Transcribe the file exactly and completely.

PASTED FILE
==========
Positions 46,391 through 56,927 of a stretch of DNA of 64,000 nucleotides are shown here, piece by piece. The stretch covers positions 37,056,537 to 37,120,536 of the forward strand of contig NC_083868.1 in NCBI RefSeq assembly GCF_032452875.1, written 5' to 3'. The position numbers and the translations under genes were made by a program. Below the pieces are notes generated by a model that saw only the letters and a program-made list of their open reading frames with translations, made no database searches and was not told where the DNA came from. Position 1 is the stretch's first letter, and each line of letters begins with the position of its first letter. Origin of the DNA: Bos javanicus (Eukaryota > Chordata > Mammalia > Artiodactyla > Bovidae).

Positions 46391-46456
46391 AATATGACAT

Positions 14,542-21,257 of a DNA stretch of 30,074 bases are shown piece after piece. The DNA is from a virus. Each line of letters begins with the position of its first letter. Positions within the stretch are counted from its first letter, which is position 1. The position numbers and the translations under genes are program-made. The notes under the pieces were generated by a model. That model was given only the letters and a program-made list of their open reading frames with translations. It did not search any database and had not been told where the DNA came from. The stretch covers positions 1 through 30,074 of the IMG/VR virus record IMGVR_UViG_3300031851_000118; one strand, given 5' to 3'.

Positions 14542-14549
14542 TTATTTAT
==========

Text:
Positions 46,391 through 56,927 of a stretch of DNA of 64,000 nucleotides are shown here, piece by piece. The stretch covers positions 37,056,537 to 37,120,536 of the forward strand of contig NC_083868.1 in NCBI RefSeq assembly GCF_032452875.1, written 5' to 3'. The position numbers and the translations under genes were made by a program. Below the pieces are notes generated by a model that saw only the letters and a program-made list of their open reading frames with translations, made no database searches and was not told where the DNA came from. Position 1 is the stretch's first letter, and each line of letters begins with the position of its first letter. Origin of the DNA: Bos javanicus (Eukaryota > Chordata > Mammalia > Artiodactyla > Bovidae).

Positions 46391-46456
46391 AATATGACAT

Positions 14,542-21,257 of a DNA stretch of 30,074 bases are shown piece after piece. The DNA is from a virus. Each line of letters begins with the position of its first letter. Positions within the stretch are counted from its first letter, which is position 1. The position numbers and the translations under genes are program-made. The notes under the pieces were generated by a model. That model was given only the letters and a program-made list of their open reading frames with translations. It did not search any database and had not been told where the DNA came from. The stretch covers positions 1 through 30,074 of the IMG/VR virus record IMGVR_UViG_3300031851_000118; one strand, given 5' to 3'.

Positions 14542-14549
14542 TTATTTAT